FOR U.S.-COLOMBIAN RELATIONS
Colombia ranks as the third-largest recipient of U.S.
aid, which is directed towards counter-narcotics programs exclusively.
before narcotics trafficking became the primary focus of U.S.
policy in the region, Washington perceived Colombia as a part
of its larger Latin American strategy.
the late 19th century, the U.S. was involved in Colombia to advance
its other goals, such as supporting the revolt in Panama that
lead to the construction of the canal the U.S. sought. Even into
the early 1960's, historians argue U.S. policy towards Colombia
was as much about preventing the spread of Cuban-style communism
or promoting laissez-faire trade policies than it was about bilateral
BIRTH OF THE CARTELS
the early 1970's, a surge in marijuana production began in the
northern part of the country. Soon some 70 percent of the marijuana
that came into the U.S. was grown in Colombia. Also around this
time a relatively small amount of cocaine began to be processed
and shipped out of the Andean region.
early as 1974, a small number of U.S. Drug Enforcement agents
were working from the Colombian capital of Bogota. They focused
on training Colombian police to crack down on the growers and
interdict shipments. But the efforts were small and, according
to State Department officials stationed in the region at the time,
the Colombian government did not perceive the drug cartels or
the burgeoning drug trade as a major threat.
the drug networks grew quickly in its power and audacity. On December
13, 1976, a drug informer that the U.S. later believed was on
a cartel's payroll, walked into the DEA headquarters and gunned
down Octavio Gonzalez, the special agent in charge of the Bogota
office. The murder, the first official U.S. casualty of the drug
war in Colombia, added pressure on the incoming Carter administration
to focus on the narcotics issue.
the U.S. began to pressure Colombia to clean up the corruption
that drug money was causing within the ranks of the national police
and the government bureaucracy. As the cocaine industry exploded
in the late 1970's and early '80's, the money flowed to loosely
organized cartels that used the cash to buy-off or threaten officials
who stood in their way.
newly elected president of Colombia, Julio Cesar Turbay, promised
the U.S. that he would crack down on both drug traffickers and
the communist guerillas that continued to operate in many remote
parts of the country. Turbay's regime quickly implemented a series
of repressive rules -- known as the "anti-subversive
laws," and, according to U.S. officials in Colombia at that time,
gave the Colombian military free rein to crush lawlessness.
invoked a state of siege that was to last nearly all four years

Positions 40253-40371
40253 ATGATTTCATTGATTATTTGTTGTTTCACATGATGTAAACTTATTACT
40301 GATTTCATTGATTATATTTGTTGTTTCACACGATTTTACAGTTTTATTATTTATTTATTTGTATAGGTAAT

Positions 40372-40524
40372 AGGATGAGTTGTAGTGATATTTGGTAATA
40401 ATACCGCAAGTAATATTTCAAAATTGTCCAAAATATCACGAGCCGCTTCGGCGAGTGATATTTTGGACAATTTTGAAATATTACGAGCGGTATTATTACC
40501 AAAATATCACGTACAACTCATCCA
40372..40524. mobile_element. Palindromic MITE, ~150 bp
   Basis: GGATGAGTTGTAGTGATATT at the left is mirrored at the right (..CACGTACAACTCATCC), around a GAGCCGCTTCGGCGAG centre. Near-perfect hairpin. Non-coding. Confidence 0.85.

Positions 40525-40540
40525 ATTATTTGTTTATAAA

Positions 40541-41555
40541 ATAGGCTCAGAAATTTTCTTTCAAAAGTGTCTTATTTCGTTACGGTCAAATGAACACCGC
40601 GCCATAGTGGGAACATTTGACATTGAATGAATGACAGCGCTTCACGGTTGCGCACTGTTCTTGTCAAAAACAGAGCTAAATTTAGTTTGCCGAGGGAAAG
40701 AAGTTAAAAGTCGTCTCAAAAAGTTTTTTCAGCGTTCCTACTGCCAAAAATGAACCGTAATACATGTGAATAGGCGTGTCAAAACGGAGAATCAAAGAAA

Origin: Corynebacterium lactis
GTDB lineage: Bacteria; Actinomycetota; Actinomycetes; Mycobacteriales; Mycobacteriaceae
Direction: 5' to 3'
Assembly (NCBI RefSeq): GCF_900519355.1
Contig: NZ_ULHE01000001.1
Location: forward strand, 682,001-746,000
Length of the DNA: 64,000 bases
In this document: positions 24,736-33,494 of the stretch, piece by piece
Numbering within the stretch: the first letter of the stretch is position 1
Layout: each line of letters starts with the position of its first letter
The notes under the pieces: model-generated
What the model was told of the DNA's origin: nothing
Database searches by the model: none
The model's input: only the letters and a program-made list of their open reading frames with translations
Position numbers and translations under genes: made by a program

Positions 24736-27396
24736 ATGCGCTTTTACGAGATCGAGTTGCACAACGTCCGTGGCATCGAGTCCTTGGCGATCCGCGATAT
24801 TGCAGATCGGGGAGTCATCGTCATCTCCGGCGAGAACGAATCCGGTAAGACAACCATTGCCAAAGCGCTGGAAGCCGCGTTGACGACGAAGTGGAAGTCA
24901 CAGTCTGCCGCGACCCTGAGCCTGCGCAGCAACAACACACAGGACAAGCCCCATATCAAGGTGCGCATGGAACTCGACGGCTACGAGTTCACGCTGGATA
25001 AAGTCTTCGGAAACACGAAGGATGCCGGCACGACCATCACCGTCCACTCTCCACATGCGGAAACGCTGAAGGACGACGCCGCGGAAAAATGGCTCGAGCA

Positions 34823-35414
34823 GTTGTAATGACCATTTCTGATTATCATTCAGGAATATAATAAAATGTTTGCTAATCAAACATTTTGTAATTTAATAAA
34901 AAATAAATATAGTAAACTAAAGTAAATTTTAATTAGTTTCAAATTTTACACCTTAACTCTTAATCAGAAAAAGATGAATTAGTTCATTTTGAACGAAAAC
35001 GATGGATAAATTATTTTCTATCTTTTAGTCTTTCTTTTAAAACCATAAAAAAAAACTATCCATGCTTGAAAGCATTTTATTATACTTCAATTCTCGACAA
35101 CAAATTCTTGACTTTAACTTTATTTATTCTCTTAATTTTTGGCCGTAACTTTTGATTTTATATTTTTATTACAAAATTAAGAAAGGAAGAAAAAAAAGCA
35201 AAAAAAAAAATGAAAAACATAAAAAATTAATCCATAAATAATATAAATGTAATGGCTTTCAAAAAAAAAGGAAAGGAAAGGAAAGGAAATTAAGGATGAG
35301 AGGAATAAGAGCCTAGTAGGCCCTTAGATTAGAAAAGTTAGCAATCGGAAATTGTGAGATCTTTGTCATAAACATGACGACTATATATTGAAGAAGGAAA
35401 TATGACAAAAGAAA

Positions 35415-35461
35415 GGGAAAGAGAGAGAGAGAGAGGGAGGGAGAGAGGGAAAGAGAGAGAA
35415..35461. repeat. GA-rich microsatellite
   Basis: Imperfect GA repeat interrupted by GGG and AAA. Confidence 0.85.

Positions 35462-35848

of his presidency. Under the state of siege, the military stamped
out much of the marijuana production and cut into the cocaine
shipments, garnering the approval of the U.S. But, the military
also punished peasants associated with the drug cartels or those
living in areas believed to be sympathetic to the communist rebels.
During this time the main rebel groups fought back with an intensity
not seen since the early fighting of the 1960's.
to Robert Drexler, a senior diplomat who spent several tours of
duty in the U.S. Embassy in Colombia, the Reagan and later the
Bush and Clinton administrations centered their Colombian foreign
policy on the eradication of the narcotics trade, regardless of
the social and economic issues that were driving much of the drug-related
fighting in Colombia.
policy focus, however, would lead to a diplomatic battle between
the two countries and a bloody war on the streets of Bogota over
the idea of sending drug "kingpins" to the U.S. to face trial,
rather than allowing potentially corrupt courts in Colombia to
try alleged drug lords.
the 1980's dawned and the hardline Turbay administration neared
its end, Colombia agreed to a treaty authorizing the extradition
to the United States of narcotics traffickers accused of crimes
in that country. Turbay also established the Judicial Police to
work only in the investigation of narcotics-related crimes.
extradition treaty, a major focus of U.S. initiatives, sparked
widespread violence within Colombia. Many, including the Colombia's
incoming president Belisario Betancur, opposed the treaty based
on nationalist reasons. Others, including the rebel group M-19,
viewed the move as American neocolonialism. The drug cartels also
opposed the move, but demonstrated it with acts of brutal violence
extradition treaty intensified the campaign of bombings and assassinations
that had already plagued Colombia for years. In April 1984, Colombian
Minister of Justice Rodrigo Lara Bonilla, who had crusaded against
the drug cartel based in the city of Medellin, was assassinated
by a group of gunmen on motorcycles, known as "sicarios." The
move, perceived as an attack on the pro-extradition officials,
appeared to backfire when Betancur responded by endorsing the
idea of sending drug cartel members to the U.S.
months, the first suspects were transferred to American custody.
Yet, the battle against the extradition treaty blew up into a